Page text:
Editorial: Albania–Kosovo Relations: the show goes on

Editorial: Albania–Kosovo Relations: the show goes on

TIRANA TIMES EDITORIAL  Even though the subject of having joint embassies and consular services has been promoted before, this week the Ministers of Foreign Affairs of Albania and Kosovo presented with a lot of enthusiasm a mutually signed agreement that

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Polish President: “Without Western Balkans integration, Europe won’t breathe easy”

Polish President: “Without Western Balkans integration, Europe won’t breathe easy”

Without the Western Balkans’ integration, Europe won’t breathe easy, Polish President Andrzej Duda said during a Western Balkans summit in Poznan (western Poland) on Friday. Duda stressed that Poland supported the EU enlargement policy since it supported a Europe of

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Words vs Actions, or what makes a government great

Words vs Actions, or what makes a government great

By Sidonja Manushi  They say a picture is worth a thousand words, and the Socialist government seems to have taken this quite at heart, as it relies much more on photo propaganda than it does on putting its money where

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Editorial: The Albania we (really) want?

Editorial: The Albania we (really) want?

TIRANA TIMES EDITORIAL The Socialist Party’s now famous slogan “for the Albania we want” seemed initially abstract and almost impossible to read by the majority of the party’s militants, be those officials heading central structures or local governance branches alike;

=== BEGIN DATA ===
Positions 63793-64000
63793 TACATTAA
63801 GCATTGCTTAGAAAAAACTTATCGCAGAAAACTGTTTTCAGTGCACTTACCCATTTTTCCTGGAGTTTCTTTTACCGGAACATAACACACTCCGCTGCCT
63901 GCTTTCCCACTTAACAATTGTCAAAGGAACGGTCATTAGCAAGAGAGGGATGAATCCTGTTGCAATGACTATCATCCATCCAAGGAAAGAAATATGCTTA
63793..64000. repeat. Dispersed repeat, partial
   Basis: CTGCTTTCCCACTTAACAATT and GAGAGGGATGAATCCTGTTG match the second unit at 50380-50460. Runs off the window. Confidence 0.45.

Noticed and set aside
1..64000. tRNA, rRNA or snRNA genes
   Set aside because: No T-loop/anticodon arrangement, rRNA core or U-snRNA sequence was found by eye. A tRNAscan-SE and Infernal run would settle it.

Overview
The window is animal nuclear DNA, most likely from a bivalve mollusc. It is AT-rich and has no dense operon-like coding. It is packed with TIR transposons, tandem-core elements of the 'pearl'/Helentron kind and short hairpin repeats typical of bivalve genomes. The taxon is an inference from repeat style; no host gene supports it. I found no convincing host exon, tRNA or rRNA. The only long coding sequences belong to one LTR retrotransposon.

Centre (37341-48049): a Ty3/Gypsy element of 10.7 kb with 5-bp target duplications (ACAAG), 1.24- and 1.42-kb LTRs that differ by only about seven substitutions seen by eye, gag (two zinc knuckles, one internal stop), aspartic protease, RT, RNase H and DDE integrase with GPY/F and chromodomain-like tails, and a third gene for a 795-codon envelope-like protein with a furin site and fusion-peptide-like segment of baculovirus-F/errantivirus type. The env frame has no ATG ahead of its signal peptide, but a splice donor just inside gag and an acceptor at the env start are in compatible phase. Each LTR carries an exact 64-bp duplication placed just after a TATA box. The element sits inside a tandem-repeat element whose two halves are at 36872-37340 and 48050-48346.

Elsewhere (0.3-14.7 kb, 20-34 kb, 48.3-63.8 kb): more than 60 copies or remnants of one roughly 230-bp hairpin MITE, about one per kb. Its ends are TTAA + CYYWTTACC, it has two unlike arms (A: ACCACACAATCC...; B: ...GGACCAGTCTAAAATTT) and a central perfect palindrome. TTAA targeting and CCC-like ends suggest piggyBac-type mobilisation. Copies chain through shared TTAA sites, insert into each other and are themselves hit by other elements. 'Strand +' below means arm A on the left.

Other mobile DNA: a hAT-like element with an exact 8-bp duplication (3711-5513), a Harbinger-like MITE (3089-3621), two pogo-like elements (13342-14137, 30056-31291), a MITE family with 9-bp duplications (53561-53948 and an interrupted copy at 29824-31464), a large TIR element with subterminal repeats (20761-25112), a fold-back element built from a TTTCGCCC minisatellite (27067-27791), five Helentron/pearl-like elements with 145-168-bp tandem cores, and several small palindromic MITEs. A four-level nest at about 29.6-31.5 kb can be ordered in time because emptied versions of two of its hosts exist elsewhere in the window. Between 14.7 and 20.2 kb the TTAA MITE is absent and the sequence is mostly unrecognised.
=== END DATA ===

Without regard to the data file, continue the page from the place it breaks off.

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- and there was no one left to speak for me.

- and there was no one left to speak for me.

By Sidonja Manushi   Martin Niemöller emerged as an outspoken public foe of Adolf Hitler and spent the last seven years of Nazi rule in concentration camps. He is perhaps best remembered for his postwar words, which go as follows:

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How to read the upcoming boycott

How to read the upcoming boycott

Alba Cela Faced with two political sides that are increasingly starting to resemble boisterous street gangs, Albanians are voicing their decision to stay away from the ballot box on June 30. The opposition has not moved an inch away from

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Editorial: Sham elections: the day after

Editorial: Sham elections: the day after

TIRANA TIMES EDITORIAL  In the first elections after World War II, precisely on December 2, 1945, ordinary Albanian citizens could cast their vote by inserting beads in a box. They had to hold the bead clenched in their fists and

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Quod licet Iovi, non licet bovi

Quod licet Iovi, non licet bovi

LETTER TO THE EDITOR  Dear Editor, I heard Austrian Ambassador Johann Sattler commenting on Albania’s current political situation while he was in Shkodra. Among other things, he touched upon the infamous BILD wiretaps published last week involving Socialist Prime Minister